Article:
A Killing in the Hills, Julia Keller, Minotaur, $24.99.
“She flinched, trembled. This was the scene of a terrible crime, and the owl’s cry was a warning. She did not return often, because there was nothing here. Only the past. And for that, she knew, she did not have to come back. Because the past traveled with her.”
I was talked into Julia’s book by Hector DeJean at Minotaur, as I needed to fill a space at the Kerrytown BookFest last fall. However, I was blown away when I read this novel, featuring county prosecutor Belfa Elkins. When a mass shooting happens right in front of her teenage daughter at a fast food restaurant, Belfa is more than motivated to figure out what happened, and as she unravels the crime, which is tied to drugs, family connections, friendships, and betrayal in a complicated mix, you can’t stop reading. This crisply intelligent thriller is also a bravura look at Appalachia, warts and all. Belfa won’t be easily forgotten either. This book calls to mind Sharyn McCrumb’s early entries in her great Ballad series. Don’t miss this fabulous debut.
A Simple Murder, Eleanor Kuhns, Minotaur, $24.99.
“Suddenly aware of his pounding heart and of the blood throbbing in his ears, Rees took several deep breaths. He forced himself to relax, listening to the lowing of the cattle and the faraway rooster crow. Gradually his thoughts scattered, and as the moon climbed into the sky he finally slept.”
Eleanor Kuhns’ first mystery set in 1796 and featuring traveling weaver Rees, is both a look at the then vital Shaker community, and at the world of post Revolutionary war America, with all the rapid change that comes with a post war culture. Rees is looking for his runaway teenage son; he finds him inside a Shaker community. The Shakers put Rees up and he takes a nearby weaving job, and stays when he’s asked to look into the murder of a Shaker sister. This is a very traditional mystery, with an outsider detective, clues, and an actual summing up at the end. What makes it special is Ms. Kuhns’ deft hand at characterization and her penetrating psychological insight, as well as a setting that’s hard to forget. This is a wonderful debut.
Sacrifice Fly, Tim O’Mara, Minotaur, $24.99.
“I knew before I pushed the bedroom door all the way open what I’d find on the other side. I knew it would take me somewhere I’d been before and hoped to never go again. I should have turned around and gone home. I opened the door anyway.”
What a kick ass debut novel – a new entry into the diminishing private eye field. O’Mara’s central character, Ray, is not actually a P.I. but a former cop who’s now a teacher, and he has the righteous anger of any teacher when something happens to one of his best students. His student disappears and when Ray goes to look for him he finds instead the student’s dead father. Ray is soon on the hunt with an over eager sidekick and the sometimes reluctant, sometimes grateful help of various members of the police department. O’Mara creates a full universe inside one part of Brooklyn, crammed with memorable characters and a tight, well told story. More please, Mr. O’Mara.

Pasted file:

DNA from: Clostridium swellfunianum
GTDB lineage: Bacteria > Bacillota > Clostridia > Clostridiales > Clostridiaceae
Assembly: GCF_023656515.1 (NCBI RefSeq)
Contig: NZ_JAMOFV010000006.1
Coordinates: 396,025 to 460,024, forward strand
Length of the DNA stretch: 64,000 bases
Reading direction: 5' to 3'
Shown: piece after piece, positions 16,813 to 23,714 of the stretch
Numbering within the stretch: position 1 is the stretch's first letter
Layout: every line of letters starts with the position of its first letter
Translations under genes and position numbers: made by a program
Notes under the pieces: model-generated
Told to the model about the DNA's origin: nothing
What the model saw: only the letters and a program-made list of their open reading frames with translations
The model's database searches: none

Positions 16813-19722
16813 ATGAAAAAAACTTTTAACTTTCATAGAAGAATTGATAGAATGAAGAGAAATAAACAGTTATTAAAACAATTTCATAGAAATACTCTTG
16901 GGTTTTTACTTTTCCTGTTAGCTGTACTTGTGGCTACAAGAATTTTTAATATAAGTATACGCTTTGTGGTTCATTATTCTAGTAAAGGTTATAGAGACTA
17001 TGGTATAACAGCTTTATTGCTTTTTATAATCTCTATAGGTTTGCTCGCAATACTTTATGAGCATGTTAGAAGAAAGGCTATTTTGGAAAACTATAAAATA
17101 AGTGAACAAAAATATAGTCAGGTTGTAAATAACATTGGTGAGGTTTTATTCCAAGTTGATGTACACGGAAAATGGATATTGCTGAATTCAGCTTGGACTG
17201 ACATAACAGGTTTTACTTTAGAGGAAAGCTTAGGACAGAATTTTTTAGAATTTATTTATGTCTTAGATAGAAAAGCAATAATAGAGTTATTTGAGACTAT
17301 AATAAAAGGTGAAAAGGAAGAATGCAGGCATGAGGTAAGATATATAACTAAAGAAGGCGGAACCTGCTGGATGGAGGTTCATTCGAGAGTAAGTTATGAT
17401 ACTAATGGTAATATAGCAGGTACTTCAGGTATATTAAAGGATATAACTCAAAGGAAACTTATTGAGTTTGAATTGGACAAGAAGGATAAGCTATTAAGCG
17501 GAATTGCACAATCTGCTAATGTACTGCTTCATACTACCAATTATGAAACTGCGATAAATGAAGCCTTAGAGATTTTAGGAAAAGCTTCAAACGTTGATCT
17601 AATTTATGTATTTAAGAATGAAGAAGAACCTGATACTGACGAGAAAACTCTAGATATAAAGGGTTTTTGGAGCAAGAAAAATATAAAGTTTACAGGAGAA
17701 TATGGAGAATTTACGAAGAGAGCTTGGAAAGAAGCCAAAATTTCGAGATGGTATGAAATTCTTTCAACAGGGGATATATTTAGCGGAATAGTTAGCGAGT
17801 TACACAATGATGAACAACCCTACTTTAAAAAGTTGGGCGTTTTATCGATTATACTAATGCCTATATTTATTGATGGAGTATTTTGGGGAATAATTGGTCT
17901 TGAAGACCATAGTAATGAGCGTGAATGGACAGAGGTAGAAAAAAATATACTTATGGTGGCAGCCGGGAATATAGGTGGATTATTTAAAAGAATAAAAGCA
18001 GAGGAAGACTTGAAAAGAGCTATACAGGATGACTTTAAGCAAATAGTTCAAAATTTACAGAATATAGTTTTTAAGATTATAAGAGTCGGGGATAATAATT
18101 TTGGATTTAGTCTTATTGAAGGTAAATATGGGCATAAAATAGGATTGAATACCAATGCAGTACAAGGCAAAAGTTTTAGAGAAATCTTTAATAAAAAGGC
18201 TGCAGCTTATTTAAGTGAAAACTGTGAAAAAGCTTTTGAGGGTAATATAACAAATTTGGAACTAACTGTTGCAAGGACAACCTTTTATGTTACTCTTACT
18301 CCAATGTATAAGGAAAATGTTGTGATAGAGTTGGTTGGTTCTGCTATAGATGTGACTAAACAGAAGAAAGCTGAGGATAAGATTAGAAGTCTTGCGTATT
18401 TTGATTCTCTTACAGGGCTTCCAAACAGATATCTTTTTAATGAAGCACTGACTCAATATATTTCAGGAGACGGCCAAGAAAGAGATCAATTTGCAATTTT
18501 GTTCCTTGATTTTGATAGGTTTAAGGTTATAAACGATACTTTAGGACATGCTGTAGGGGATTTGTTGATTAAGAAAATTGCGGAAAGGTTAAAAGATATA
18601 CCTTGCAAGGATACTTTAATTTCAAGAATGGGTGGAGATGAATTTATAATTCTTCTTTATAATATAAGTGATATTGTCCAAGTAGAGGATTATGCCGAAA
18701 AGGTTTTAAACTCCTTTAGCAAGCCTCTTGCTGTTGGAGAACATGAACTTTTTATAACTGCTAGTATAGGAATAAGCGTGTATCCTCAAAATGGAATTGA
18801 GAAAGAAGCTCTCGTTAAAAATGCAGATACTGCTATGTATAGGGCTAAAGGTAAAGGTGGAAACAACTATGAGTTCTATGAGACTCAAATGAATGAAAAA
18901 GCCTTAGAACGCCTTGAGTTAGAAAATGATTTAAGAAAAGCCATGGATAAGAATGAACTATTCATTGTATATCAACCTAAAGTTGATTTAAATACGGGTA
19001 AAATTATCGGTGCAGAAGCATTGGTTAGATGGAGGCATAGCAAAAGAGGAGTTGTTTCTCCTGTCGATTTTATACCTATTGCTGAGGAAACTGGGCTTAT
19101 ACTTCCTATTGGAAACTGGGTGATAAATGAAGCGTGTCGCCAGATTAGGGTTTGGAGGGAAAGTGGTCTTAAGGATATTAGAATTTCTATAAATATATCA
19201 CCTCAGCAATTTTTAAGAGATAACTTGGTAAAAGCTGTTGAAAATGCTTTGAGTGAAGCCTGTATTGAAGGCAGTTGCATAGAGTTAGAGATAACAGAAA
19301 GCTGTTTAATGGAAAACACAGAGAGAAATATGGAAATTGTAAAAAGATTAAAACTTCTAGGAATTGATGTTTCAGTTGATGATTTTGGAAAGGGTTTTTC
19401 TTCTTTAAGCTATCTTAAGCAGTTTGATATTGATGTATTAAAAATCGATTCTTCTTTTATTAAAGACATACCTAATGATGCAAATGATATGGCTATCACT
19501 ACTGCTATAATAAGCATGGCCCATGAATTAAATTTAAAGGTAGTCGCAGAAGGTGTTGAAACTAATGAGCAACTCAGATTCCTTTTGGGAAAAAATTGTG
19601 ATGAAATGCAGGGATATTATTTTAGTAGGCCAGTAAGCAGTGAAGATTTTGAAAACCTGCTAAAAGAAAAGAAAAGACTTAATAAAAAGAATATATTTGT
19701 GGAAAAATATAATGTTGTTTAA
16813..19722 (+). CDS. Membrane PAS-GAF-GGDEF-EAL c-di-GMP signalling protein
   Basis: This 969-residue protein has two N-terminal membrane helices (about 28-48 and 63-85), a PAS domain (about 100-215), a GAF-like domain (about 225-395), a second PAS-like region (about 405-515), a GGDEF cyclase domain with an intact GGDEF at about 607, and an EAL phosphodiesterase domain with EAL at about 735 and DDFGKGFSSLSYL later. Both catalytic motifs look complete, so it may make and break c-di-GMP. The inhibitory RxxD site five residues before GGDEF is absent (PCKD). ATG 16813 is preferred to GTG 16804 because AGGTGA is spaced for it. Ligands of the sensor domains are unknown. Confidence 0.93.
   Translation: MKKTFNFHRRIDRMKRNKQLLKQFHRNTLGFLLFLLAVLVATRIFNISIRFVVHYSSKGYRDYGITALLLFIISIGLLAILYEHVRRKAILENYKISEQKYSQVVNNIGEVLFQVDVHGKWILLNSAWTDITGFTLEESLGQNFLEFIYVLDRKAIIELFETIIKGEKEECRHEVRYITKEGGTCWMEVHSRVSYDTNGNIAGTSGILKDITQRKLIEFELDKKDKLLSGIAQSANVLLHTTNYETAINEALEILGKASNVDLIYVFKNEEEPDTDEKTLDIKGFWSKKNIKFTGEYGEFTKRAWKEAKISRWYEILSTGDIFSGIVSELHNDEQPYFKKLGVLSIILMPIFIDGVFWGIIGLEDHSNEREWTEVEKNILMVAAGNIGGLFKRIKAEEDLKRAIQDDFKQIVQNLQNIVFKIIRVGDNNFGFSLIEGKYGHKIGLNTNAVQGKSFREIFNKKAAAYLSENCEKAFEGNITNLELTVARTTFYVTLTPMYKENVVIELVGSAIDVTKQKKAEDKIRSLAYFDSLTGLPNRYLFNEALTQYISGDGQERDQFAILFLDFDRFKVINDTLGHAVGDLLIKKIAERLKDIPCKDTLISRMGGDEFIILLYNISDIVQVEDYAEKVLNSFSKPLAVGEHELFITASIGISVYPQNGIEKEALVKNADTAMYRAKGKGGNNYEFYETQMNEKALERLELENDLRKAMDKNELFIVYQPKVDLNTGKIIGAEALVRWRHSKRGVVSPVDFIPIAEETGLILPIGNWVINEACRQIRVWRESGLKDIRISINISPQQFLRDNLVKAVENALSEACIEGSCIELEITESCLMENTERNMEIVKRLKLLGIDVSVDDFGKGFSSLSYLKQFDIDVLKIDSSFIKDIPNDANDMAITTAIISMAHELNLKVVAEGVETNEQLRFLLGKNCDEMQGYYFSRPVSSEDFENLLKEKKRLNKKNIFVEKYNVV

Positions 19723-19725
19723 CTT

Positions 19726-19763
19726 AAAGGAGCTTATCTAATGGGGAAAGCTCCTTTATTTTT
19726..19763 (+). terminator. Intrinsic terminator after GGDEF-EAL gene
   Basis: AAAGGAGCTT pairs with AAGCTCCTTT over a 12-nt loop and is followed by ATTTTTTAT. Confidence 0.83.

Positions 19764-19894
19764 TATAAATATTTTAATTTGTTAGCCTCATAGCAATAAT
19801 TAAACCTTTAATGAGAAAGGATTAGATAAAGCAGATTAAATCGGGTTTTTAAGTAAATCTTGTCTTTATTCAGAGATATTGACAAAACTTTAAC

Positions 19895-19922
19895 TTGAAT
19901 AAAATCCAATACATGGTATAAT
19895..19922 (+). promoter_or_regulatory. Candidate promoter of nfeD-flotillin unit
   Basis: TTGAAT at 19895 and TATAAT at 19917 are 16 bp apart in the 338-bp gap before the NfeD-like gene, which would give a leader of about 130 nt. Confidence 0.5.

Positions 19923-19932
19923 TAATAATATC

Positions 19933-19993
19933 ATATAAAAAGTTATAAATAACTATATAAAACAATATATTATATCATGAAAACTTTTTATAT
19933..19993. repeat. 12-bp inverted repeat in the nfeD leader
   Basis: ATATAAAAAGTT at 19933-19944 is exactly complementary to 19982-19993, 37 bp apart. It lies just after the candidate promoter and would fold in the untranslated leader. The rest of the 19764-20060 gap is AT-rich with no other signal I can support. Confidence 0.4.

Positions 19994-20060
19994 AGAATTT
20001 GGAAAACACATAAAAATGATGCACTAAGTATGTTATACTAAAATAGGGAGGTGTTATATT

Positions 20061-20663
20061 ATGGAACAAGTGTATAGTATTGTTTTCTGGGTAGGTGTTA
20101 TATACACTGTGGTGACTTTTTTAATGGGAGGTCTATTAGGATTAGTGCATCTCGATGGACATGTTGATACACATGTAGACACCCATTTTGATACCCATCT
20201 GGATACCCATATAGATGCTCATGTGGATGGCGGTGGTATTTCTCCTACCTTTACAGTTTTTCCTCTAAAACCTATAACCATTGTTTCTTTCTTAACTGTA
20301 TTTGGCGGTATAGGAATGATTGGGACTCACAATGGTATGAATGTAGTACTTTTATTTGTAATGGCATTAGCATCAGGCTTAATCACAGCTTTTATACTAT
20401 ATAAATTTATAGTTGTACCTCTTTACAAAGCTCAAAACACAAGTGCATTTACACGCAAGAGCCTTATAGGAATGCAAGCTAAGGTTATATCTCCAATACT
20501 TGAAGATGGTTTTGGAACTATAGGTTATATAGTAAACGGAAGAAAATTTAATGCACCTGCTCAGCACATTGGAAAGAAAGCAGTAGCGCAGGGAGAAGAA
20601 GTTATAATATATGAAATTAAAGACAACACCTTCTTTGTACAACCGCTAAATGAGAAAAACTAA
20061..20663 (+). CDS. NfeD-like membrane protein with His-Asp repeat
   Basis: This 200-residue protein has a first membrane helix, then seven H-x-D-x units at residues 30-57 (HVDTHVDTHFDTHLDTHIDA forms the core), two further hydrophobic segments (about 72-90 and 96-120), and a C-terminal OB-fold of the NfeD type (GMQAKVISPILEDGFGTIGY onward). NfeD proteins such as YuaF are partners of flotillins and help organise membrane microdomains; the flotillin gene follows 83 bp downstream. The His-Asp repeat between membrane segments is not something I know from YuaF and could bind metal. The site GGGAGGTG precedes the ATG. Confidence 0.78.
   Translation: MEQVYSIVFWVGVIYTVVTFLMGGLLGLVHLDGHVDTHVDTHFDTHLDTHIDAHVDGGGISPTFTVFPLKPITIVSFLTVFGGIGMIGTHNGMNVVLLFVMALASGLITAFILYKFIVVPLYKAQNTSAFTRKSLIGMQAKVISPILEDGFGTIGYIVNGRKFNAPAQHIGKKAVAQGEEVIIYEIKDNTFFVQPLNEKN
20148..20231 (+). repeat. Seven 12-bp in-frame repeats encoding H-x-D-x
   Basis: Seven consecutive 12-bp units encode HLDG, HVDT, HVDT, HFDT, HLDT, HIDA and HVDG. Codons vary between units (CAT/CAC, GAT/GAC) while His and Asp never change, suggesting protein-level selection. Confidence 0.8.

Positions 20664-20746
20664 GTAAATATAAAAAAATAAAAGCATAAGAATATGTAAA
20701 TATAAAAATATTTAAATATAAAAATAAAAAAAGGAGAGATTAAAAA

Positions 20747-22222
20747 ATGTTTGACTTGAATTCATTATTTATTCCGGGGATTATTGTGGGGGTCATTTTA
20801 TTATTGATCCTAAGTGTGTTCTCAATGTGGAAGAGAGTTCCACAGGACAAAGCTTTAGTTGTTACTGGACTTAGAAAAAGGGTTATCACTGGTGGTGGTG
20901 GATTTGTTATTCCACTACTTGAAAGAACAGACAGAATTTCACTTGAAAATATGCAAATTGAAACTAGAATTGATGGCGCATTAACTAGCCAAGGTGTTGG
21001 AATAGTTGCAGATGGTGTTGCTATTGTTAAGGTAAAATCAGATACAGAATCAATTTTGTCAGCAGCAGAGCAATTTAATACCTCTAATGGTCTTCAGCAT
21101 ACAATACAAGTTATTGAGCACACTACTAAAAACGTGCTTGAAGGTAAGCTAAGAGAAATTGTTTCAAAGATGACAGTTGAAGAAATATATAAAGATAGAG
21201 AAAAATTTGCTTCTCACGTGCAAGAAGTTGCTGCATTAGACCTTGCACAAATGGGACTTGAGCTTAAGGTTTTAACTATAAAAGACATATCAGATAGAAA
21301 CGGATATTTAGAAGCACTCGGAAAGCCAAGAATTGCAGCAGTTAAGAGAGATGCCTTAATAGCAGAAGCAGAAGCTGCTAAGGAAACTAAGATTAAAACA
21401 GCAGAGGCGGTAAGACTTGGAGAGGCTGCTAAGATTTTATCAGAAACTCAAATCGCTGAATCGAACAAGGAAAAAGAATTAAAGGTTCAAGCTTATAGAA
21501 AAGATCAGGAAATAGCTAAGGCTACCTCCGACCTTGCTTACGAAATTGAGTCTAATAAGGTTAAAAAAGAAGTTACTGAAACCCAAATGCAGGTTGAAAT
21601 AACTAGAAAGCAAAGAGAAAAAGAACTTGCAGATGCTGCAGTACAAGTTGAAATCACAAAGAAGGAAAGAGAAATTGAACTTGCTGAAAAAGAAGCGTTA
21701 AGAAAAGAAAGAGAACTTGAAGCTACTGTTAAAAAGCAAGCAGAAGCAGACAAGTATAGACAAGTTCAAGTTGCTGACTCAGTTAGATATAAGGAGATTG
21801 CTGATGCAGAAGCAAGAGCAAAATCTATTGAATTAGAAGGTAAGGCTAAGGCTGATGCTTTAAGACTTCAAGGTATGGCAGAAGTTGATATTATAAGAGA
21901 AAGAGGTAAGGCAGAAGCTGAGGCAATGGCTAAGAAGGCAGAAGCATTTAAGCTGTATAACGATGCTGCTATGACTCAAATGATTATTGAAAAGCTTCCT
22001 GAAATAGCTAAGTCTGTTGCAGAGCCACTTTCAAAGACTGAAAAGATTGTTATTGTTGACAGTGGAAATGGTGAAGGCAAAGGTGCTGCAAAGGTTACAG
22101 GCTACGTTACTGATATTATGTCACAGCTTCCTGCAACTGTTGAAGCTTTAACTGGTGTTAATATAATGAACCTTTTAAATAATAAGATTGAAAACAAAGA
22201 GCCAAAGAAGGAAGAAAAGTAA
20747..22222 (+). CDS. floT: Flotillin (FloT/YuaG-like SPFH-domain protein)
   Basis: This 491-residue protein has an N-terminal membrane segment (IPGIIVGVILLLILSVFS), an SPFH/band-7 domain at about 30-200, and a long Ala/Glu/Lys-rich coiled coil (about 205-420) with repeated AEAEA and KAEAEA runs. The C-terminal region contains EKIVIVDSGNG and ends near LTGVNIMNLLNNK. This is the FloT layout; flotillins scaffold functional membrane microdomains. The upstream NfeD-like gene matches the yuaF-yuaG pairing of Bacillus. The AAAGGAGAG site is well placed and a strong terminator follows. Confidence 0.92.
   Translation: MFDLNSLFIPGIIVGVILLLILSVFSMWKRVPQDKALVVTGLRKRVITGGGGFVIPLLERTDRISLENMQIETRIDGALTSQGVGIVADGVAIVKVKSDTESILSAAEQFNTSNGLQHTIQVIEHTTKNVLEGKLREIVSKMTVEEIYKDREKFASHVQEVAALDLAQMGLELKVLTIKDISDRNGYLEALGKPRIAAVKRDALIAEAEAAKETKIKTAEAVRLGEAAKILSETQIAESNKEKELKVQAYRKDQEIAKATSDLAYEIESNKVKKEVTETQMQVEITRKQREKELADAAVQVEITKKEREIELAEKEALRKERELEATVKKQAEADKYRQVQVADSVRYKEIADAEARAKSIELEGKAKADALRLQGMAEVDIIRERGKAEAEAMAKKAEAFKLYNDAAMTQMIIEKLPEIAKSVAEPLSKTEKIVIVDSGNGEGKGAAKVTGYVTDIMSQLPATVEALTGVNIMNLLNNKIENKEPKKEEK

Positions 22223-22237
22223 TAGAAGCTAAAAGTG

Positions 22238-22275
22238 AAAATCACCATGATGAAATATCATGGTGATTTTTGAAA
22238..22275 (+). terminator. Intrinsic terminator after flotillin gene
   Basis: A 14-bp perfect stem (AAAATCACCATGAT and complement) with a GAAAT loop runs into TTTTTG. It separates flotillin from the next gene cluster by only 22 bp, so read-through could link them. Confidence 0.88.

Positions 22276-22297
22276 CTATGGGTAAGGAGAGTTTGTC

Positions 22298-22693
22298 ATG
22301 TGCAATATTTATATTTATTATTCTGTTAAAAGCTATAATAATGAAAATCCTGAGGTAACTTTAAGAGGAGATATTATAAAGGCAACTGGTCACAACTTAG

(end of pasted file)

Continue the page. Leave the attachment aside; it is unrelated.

Valley of Ashes, Cornelia Read, Grand Central, $24.99.
“Sorrow is always your own, offering no temptation to the fickle gods. Fucking joy, on the other hand? You might as well string your heart from the ceiling for use as a frat-party piñata.”
Some writers have the kind of voice that’s so distinctive and so original it rattles around in your head long after you finish the book. Cornelia Read is just such a writer, and wherever she takes her character, Madeleine Dare, I’m more than happy to follow. In this outing, Madeline has moved with her two toddler twin girls to unfamiliar Colorado, with a husband who is increasingly, and puzzlingly, distant. At the same time she gets a part time job writing restaurant reviews for the local paper, but it really takes her on a path following a series of local arsons, one in her neighborhood. The vivid reality Read brings to her pages may make a reader look up with a start when you realize you’re not actually there with her. Funny, smart, sometimes heartbreaking, it’s a mistake to miss a single word this woman writes.
Before the Poison, Peter Robinson, William Morrow, $25.99.
“…Grace comported herself with great dignity throughout, and she never faltered in her steps or uttered a sound, except for a brief shudder and audible inhalation of breath when she first saw the rope.”
This is a ghost story, and it’s a great one. A stand alone novel rather than one in Robinson’s classic Inspector Banks series, this book follows recent widower Chris to the depths of the English countryside. As he mourns his wife, he discovers that the house was owned during the war by a Dr. Ernest Fox, whose wife, Grace, was convicted of poisoning him. Haunted and obsessed by the shades of both his dead wife and the long dead Grace, Chris sets out to prove her innocence. This is a haunting story, and it’s meant to get under your skin. Robinson brings in details of Grace’s wartime experience and her marriage to Ernest that will make you as obsessed as he is to discover her guilt or innocence. Beautifully, precisely, and intelligently written, this is a lovely book.